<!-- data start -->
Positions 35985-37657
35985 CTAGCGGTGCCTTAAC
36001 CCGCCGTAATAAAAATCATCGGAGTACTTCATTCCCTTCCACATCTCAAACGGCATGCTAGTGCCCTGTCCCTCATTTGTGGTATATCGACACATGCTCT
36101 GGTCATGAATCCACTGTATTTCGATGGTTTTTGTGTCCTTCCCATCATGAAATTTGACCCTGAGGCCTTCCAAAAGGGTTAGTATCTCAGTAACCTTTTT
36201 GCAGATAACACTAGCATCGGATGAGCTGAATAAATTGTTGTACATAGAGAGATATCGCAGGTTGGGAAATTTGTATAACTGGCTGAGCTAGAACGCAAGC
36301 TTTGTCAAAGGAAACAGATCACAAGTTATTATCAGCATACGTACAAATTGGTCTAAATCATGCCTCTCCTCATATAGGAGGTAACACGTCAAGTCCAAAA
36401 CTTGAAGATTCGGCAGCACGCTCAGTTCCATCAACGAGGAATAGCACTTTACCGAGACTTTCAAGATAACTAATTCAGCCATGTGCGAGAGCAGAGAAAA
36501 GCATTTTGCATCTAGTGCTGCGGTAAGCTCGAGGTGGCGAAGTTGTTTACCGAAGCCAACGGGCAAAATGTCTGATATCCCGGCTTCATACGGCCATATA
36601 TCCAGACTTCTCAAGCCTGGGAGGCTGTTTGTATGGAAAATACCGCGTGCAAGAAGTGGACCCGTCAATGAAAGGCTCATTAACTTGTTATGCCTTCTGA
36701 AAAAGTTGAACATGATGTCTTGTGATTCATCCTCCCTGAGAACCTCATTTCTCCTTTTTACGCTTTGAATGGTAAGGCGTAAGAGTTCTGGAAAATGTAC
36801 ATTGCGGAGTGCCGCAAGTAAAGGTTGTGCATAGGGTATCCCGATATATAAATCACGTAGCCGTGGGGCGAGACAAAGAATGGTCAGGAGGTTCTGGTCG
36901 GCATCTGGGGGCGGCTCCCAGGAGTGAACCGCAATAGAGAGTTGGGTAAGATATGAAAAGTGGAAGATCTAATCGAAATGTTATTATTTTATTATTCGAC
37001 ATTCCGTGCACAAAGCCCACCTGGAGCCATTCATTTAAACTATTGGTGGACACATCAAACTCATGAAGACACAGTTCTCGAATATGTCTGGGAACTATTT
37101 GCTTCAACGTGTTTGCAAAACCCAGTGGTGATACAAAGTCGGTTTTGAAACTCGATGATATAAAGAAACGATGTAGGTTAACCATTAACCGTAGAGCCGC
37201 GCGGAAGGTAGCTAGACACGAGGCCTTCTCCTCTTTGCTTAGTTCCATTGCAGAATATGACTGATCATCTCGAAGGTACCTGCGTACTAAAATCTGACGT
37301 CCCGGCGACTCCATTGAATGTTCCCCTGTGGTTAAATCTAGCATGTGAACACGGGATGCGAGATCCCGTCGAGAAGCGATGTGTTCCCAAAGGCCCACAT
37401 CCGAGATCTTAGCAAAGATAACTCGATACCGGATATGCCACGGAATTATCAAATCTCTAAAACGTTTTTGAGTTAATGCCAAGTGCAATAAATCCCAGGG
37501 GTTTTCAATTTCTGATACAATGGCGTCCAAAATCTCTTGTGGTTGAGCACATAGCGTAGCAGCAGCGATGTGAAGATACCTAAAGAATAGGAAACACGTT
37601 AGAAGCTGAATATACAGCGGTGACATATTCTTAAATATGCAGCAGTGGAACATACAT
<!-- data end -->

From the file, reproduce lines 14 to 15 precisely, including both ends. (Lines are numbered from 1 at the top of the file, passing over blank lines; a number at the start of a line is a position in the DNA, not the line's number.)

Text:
37101 GCTTCAACGTGTTTGCAAAACCCAGTGGTGATACAAAGTCGGTTTTGAAACTCGATGATATAAAGAAACGATGTAGGTTAACCATTAACCGTAGAGCCGC
37201 GCGGAAGGTAGCTAGACACGAGGCCTTCTCCTCTTTGCTTAGTTCCATTGCAGAATATGACTGATCATCTCGAAGGTACCTGCGTACTAAAATCTGACGT